View Of Deansgate Sq Manchester C.JoeGardner
Places for Everyone has been approved by nine councils. Credit: Joe Gardner for Place North West

Places for Everyone moves on to public consultation

Julia Hatmaker

After this next phase ends, the spatial framework for Greater Manchester (minus Stockport) will be ready to submit to the Secretary of State.

Public consultation will run virtually through 3 October at During this time residents, businesses and local stakeholders will have a chance to share their feedback on the plan. Specifically, the Greater Manchester Combined Authority is looking for feedback on whether the plan is sound and whether it is legally compliant.

To be deemed “sound,” the framework should promote economic growth and make provisions for development. It should also be backed up by robust evidence and based on effective and achievable policies. In addition, Places for Everyone should be consistent with national policies.

Places for Everyone has already received approval from councils in Bolton, Bury, Manchester, Oldham, Rochdale, Salford, Tameside, Trafford and Wigan.

The plan changes up Green Belt designations, reducing the allocation of Green Belt land for development by 60% compared to the first draft of the plan in 2016. It also includes 20.5m sq ft of allocation for accessible office space and 35.8m sq ft of industrial and warehousing floors space. Places for Everyone also calls for 56,528 new homes to be built in the city of Manchester by 2037.

“Places for Everyone underpins a wider vision for Greater Manchester that will put us on the best possible footing to face the challenges of the future,” said Salford City Mayor Paul Dennett, the chair of the Places for Everyone Joint Committee and GMCA Lead for Housing, Planning and Homelessness.

“[Places for Everyone] will mean we decide what kind of development takes place and where, maximising the use of brownfield land and urban spaces while protecting green belt land from the risk of unplanned development,” Dennett continued. “It will benefit our places and helps us recover from the pandemic, tackle housing inequality, and pave the way for a low-carbon economy.”

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This is not a consultation! Councils have already approved this without the backing of residents and the greenbelt reduction is a con! Houses built since 2016 have not even been taken into consideration within the plan so all in all its the usual drivel spoken!!! In Bury at least there is a fight going on that will go the distance!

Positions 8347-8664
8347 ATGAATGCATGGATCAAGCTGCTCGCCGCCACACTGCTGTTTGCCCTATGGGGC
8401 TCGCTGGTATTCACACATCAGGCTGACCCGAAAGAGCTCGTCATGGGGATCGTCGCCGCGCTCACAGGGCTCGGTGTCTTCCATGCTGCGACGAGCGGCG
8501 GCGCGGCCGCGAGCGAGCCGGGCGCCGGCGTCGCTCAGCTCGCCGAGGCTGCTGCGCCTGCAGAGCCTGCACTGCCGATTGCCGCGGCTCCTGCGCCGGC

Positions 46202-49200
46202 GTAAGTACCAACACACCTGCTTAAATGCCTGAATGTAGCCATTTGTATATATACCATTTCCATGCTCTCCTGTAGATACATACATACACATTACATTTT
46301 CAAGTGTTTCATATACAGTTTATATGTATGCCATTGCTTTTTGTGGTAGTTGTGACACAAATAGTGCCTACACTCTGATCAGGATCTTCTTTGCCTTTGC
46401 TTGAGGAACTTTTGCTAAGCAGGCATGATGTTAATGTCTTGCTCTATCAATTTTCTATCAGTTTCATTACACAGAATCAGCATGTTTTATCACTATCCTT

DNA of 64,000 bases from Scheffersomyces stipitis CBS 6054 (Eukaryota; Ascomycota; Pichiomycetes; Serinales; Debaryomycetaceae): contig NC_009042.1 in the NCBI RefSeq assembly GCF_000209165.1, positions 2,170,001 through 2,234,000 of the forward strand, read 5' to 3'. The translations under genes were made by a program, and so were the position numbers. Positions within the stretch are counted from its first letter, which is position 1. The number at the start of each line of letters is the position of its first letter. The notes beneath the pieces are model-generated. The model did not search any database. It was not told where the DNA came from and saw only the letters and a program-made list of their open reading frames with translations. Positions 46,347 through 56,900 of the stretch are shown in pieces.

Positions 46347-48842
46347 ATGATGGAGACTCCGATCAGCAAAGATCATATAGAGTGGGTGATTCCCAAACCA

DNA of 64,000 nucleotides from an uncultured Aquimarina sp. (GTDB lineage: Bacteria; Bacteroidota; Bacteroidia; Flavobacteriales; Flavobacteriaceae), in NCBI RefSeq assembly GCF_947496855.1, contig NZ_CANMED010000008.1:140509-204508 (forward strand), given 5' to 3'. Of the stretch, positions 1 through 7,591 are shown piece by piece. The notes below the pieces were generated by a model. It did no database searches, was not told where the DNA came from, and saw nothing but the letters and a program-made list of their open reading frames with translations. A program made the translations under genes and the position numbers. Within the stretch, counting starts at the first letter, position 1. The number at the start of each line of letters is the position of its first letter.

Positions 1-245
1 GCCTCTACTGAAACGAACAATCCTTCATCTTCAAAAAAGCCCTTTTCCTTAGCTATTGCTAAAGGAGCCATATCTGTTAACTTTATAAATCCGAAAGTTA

This is an absolute disgrace. They’re destroying one of the key aspects on greater Manchester, The Greenery!. Once gone, its lost forever. The Elton reservoir scheme is the worst of the lot. I was a life long labour voter until this plan. Cannot believe they would do this. I hope we can get the conservatives in the majority for bury within the next election to end this plan.


What some people fail to realise is that if this plan isn’t adopted more greenbelt will be at risk of development. In the long term Stockport will suffer from pulling out of the planning framework.

By Monty

I’m sure Peel must be rubbing their hands. They have their name on hundreds of acres of green belt just waiting to pour concrete .

By Anonymous

@Monty that is simply not the case. What is the point of having land classified as Greenbelt if you can simply build on it? In Bury the council are busy reclassifying landfill sites as Greenbelt to try and justfy the numbers contained within the plan!!!! They are saying its been reduced to 60% and papers and websites such as this are repeating the claptrap when its all a ruse!!!! As I say in Bury the fight is real and whilst the council are busy selling off land and building everything but housing on Brownfield, the residents are preparing for a legal battle that put simply, we shall win.


They’re taking 4,300 acres of green belt, out of 146,657 acres. That’s 2.9% over 15 years. Not much in the grand scheme of things.

It’s easy to say “brownfield first”, but NIMBYs find endless excuses to not build on brownfield – “this building is too tall”, “there will be a shadow”, “not enough affordable housing”, “4 trees are more important than homes for 100 families”, “we need to save this historic car park”, ad infinitum.

The only problem with the plan is that it’s not ambitious enough.


PS I am 100% correct.

By Monty

People defending building on the greenbelt are presumably pretty similar to those who defend Manchester City Council selling every scrap of open space in the city centre for development.

The point is that you will never, ever get this space back. Manchester has been here for nearly two thousand years. Councillors and leaders seem to think their job is bringing in cash over the course of a few decades – they should be more concerned with leaving an attractive city for generations to come.

By W

‘I hope we can get the conservatives in the majority for bury’

As said by everyone who doesn’t have the first clue *why* Councils are being obliged to allocate Green Belt land for development.

By Sten